How Bubblers are Made
Rising from relative novelty and obscurity, bubblers are becoming the hottest thing on the smoking market these days. Bubblers were even featured on our Best Pipes of 2018. They provide a portable way to get a pipe-sized hit with bong-style filtration. They come in multiple styles, such as hammer bubblers, and have set the new standard for quality in low-key water pipes. With this new garnered fame obviously people are asking themselves, “How are bubblers made?”
Making the Neck
One of the most common designs for this kind of pipe, hammer bubblers are, as their name suggests, shaped like hammers or gavels. They stay upright by leaning back on their mouthpiece, and because of this balancing act a properly shaped hammer bubbler requires quite a bit of finesse on the part of the glassblower.
Like many other glass pieces, a hammer bubbler starts out as an inconspicuous glass pipe. The glassmaker uses a torch to singe closed one end of the rod and creates a starting point for the stem of the piece.
Glassmakers rotate the resulting bulb evenly under the flame by attaching the closed-off end to a thin glass tube that acts as a holder and helps them direct where the flame goes more accurately. These handles are attached and knocked off throughout the process to allow glassmakers to work on different parts of the bubbler.
The flame is put over the center of the glass bulb, similar to the way it would be when making a glass pipe. This is done to narrow the mouthpiece and differentiate it from the rest of the stem. The piece is stretched and pulled until it reaches the preferred length and thickness. A blow-tube is connected to the bubbler’s mouthpiece, allowing the glassblower to force air into the stem to shape and size it.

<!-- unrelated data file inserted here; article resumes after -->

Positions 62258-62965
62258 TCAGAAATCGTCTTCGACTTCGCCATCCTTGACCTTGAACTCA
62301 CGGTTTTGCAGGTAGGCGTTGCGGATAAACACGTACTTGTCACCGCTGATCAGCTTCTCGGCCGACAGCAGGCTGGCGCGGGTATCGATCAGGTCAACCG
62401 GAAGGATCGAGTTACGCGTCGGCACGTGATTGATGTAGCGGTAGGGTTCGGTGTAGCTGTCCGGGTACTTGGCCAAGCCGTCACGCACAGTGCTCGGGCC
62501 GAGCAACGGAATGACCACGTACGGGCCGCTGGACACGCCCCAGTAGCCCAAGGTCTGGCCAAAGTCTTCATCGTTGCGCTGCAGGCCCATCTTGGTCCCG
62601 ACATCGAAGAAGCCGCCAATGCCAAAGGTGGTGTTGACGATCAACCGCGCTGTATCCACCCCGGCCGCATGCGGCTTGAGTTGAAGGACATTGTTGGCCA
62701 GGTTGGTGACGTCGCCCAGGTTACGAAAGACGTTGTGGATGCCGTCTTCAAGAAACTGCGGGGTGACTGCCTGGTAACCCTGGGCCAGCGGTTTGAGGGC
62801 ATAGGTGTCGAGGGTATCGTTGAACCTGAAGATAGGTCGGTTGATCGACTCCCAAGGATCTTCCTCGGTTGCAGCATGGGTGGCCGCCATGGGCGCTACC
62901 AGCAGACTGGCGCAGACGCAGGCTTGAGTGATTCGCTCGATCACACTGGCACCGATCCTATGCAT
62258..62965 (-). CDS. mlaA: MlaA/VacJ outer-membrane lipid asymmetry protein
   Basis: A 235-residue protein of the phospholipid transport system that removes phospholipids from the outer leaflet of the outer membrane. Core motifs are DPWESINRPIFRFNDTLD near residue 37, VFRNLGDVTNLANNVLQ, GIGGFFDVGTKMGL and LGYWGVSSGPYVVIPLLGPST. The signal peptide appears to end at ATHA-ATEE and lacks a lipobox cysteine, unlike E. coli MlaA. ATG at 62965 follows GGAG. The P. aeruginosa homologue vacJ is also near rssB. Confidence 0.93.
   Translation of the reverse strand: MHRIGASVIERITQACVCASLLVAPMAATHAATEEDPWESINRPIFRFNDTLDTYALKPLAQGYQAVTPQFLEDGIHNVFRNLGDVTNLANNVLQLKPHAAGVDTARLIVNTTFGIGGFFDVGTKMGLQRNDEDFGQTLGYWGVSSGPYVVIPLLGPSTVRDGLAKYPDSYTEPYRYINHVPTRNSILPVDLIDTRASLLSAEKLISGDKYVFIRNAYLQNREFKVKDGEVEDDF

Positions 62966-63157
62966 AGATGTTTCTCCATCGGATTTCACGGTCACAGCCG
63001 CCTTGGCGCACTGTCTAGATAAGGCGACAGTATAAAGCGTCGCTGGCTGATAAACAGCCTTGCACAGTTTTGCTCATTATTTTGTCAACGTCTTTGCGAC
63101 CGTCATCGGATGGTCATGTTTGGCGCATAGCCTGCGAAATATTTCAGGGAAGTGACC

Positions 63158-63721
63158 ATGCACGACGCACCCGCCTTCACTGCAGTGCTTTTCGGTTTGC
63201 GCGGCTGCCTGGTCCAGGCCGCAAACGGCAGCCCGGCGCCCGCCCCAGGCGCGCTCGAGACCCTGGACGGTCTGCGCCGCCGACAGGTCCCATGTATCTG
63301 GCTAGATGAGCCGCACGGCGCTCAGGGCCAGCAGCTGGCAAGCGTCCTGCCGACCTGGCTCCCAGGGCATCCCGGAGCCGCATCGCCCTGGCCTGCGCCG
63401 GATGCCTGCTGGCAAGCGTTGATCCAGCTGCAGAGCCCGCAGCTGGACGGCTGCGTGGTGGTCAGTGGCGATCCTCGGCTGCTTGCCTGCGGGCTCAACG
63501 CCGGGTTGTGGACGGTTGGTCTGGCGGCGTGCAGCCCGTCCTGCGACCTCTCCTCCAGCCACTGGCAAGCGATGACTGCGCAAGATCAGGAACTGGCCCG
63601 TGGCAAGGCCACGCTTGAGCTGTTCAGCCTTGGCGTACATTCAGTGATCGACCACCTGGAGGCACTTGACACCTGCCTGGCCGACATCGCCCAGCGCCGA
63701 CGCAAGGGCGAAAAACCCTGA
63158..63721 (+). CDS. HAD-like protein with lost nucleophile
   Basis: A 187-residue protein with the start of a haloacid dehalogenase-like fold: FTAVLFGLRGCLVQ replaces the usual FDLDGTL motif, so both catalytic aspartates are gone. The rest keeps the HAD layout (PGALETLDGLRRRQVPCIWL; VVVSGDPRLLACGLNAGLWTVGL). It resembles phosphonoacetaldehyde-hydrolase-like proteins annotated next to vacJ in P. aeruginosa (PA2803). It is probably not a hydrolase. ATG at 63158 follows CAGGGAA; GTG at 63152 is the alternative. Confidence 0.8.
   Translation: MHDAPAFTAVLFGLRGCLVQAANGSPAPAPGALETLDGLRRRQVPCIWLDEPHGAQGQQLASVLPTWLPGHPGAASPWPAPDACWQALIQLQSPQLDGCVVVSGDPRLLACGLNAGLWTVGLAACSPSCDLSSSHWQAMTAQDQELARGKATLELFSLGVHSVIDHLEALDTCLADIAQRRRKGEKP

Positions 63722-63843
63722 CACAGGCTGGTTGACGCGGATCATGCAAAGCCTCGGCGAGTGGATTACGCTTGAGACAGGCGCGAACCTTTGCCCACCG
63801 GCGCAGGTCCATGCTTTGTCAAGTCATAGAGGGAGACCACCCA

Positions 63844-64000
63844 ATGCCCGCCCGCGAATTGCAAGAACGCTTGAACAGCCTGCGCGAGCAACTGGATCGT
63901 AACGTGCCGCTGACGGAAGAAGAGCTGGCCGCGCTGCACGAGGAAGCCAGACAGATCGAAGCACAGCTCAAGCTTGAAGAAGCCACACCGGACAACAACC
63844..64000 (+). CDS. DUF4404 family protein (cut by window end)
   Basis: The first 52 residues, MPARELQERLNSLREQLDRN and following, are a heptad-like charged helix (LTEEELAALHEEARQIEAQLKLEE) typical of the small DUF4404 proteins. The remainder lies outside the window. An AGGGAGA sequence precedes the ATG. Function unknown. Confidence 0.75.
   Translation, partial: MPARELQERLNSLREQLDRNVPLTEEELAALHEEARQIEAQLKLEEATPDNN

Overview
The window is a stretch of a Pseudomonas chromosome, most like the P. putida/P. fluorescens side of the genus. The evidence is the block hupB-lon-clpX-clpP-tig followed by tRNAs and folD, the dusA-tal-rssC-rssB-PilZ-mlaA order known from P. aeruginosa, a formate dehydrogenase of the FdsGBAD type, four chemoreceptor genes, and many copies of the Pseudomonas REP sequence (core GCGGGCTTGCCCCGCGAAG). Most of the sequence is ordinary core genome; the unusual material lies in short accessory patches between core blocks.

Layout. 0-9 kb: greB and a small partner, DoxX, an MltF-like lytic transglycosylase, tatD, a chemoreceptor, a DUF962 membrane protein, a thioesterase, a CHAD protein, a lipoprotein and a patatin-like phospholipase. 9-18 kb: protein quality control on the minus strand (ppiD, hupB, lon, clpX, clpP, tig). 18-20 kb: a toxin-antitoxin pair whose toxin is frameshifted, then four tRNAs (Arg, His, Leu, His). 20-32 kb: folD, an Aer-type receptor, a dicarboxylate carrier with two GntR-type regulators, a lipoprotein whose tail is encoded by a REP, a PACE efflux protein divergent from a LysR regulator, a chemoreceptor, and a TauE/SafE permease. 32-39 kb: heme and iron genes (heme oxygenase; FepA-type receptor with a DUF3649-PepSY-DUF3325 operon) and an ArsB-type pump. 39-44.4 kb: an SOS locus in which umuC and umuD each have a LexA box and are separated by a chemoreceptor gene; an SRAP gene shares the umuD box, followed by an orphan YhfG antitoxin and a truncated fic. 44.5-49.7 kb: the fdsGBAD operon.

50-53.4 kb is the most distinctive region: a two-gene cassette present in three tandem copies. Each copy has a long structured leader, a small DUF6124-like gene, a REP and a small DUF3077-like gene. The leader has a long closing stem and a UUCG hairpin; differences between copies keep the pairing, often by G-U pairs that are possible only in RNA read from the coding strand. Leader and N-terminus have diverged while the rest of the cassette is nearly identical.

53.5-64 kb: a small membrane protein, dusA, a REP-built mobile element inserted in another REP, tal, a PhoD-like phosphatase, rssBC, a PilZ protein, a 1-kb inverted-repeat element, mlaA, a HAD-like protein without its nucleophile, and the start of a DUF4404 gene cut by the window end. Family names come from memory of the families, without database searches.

The glassblower punctures a hole at this spherical end with a pair of jacks, which are like heavy-duty tweezers. They then snip excess glass off of the end of the stem in order to ensure that the piece has a flat edge to attach to the body of the hammer bubbler, it’s “can.”
Making the Body
The body is made from a larger glass pipe than the neck. One end, destined to be the bubbler’s bowl, is closed off and connected to a handle before the other end, which will become the can’s bottom, is melted down to size and then also closed off. The glassblower blows into the bowl end to enlarge the base of the can, which is then rolled around on a stone slab until it achieves the right shape (straight-down, wider at the bottom, and so on). The Multi-Color Fritted Bubbler w/ Front Carb is a perfect example.
With a handle attached to the bottom of the can, the glassblower is able to use gravity to stretch out the size and shape of their can until it reaches the height they prefer. The bowl end is blown into and made spherical before being punctured on the side to create the bubbler’s carb hole.
Making the Bowl
The bowl is formed through a “bowl push,” where the glassblower pushes into the heated bubble with a metal tool that shapes the glass into the right proportions to hold dry herbs. This is either done before or after attaching the downstem, a small, diffused piece of glass that acts as the connector between the bowl and the bubbler’s water filled base. The downstem is connected to the body of the bubbler using a mini-torch.
A hole is created on the back side of the body to connect the base with the neck. The two pieces are torched together to form an airtight, bubble-free seal. The handle that remains attached to the mouthpiece is transformed into a supporting “bridge,” which is bent around into a temporary reinforcing structure that helps the glassblower double back on any glass joints that need to be re-sealed with a flame. The bridge is then snipped off and the bottom of the bubbler reshaped into a sphere before being flattened at the right angle to support itself on a table.
Once the mouthpiece is shaped, the carb opened, and all extra glass handles removed, the bubbler is annealed to help relieve the heat stress placed on the glass during the production process. This ensures that the piece won’t break under a temperature change, obviously an important step in finishing up a smoking piece.
For a refresher course on not just bubblers but all kinds of hand pipes, read our Beginner’s Guide to Pipes.
If you like learning about how certain glass is made, check out our other walkthroughs including: